Hiking brings happiness

So, you say there is no place to go for spring break? You don’t have enough money? Hiking will solve both problems and more.

You can get out, see some sights, get some exercise and do it all for a minimal cost. Here are a few tips on what to bring, how to get there and what to look for.

Essential gear

Although it is not necessary to have the newest, most high-tech or most expensive gear, here are a few items to make your hike more succesful and enjoyable.

Proper footwear ranks as the most important item on your list. Lightweight hiking boots are sufficient for most types of terrain and are rather inexpensive. Cross-trainers and other hybrid shoes may work, but try to wear something with good ankle support.

Next, you’ll probably want a small backpack. It doesn’t have to be fancy or name brand. It just needs to hold a few trail necessities.

Bring water. You can live for days without food, but dehydration sets in quickly, clouding judgement and overall athletic performance.

Next, you’ll probably want some trail snacks. There are a variety of energy-dense trail foods, from granola to food bars to dried fruits, and don’t forget some chocolate (don’t worry, you’ll probably burn off the calories).

It’s also a good idea to have a map and compass, even for short, easy hikes. Make sure you know how to use them. You may not get lost, but you might want to know which peak is across from you and a map and compass can help you figure it out.

Be sure to bring a couple pairs of dry socks and an extra layer of clothing. The layer will keep you warm and comfortable and clean socks reduce the wear on your feet.

Finally, don’t forget rain gear. The Pacific Northwest is notorious for sudden rain, especially in the spring. If you can stay dry, you can keep hiking and enjoying yourself.

Here are a few hikes in the area, ranging from easy to difficult.

Easy hikes around Portland

Forest Park is a convenient launching ground for any beginning hiker, as well as being a rich resource of easy hikes that rest just at the edge of downtown Portland.

The park encompasses more than 5,000 wooded acres, making it the largest forested urban park in the United States. The Wildwood Trail is the centerpiece of the park. It starts in Washington Park and winds for 27 miles through beautiful landscapes, traveling far into the Tualatin mountains along the Columbia River.

Angel’s Rest is another great beginners hike with big rewarding views of the Columbia River Gorge and beyond.

Take Interstate 84 east until the Corbett exit. Follow the signs to the trailhead. The trail climbs about 1,500 feet over about 2.2 miles. The path is lined with old growth trees and leads to a rocky outcrop that affords views up and down the Columbia river. You’ll need a Northwest Forest Pass, which can be purchased at any U.S. Forest Service office and is good for a year from the purchase date.

Moderately difficult hikes

The Eagle Creek Gorge is probably the second most visited spot (behind Multnomah Falls) in the Columbia River Gorge. The trail can offer easy to more difficult hiking, depending on what you’re up for.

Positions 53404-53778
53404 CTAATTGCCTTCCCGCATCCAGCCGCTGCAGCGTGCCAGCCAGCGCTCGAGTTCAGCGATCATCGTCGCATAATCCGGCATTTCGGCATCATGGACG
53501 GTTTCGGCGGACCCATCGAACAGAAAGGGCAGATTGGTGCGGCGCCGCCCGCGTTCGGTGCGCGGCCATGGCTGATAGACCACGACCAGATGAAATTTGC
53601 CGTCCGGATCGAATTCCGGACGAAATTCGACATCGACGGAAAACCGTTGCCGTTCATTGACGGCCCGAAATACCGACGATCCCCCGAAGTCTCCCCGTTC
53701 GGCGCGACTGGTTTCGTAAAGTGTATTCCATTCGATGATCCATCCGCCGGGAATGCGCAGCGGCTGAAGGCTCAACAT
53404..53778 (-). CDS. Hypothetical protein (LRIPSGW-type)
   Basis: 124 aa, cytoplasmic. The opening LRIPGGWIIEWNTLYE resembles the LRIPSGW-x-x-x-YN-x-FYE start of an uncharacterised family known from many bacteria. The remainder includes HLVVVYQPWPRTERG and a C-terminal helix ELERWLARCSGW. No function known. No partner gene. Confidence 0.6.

An easy hike leads from the Eagle Creek fish hatchery, just off I-84, to Punchbowl falls. The trail skirts along spetacular cliffs then ends up in a canyon where years of erosion have carved out a half bowl where water thunders over a stone lip, dropping into a pristine pool before migrating further down stream.

More adventurous hikers could make this a very difficult hike by walking 26 miles to Whatum Lake and back. Although this hike demands a high toll in sweat and effort, the determined hiker will receive a large payout in scenery and solitude by going farther back than most ramblers.

Silver Falls is another locale that can range from easy to more difficult. The park, which is off of Highway 22 heading east from Salem, boasts one of the largest concentrations of waterfalls in the world.

An easy loop traverses just under four miles and takes hikers underneath, around and behind huge waterfalls. For an extra four miles, one can take the 8-mile loop, which affords some extra waterfalls and a little more solitude.

Difficult hikes

For those that want a physical challenge, try Dog Mountain off of Washington Highway 14, just east of Bridge of the Gods at Cascade Locks. They call this the dog for a reason. The trail is steep and uphill all the way for over three miles.On a clear day, hikers are rewarded for their effort with Views of Mt. St. Helens, Mt. Hood and the Columbia River Gorge from the Washington side, which many claim is the better view.

Taking it to the next level

Perhaps you want something more than the typical day hike. Backpacking is for you. The gear and techniques are similar, but too varied for this article, but for those that are prepared, many sites are open and snow free.

Olympic National Park is a short drive away in the Olympic peninsula of Washington. Although the higher elevations are still socked in with snow, river trails such as the Hoh River and the Elwah River are open year-round.

Backpacking affords the opportunity to extend your range and enjoy wildlife that only comes out at dawn and dusk. The park sits deep in bear country, so make sure to hang your food. You will also get the opportunity to see elk, deer, various birds as well as some of the biggest trees on earth.

Be extra sure to prepare for rain. Some parts of the Olympic range receive hundreds of inches of rain every year.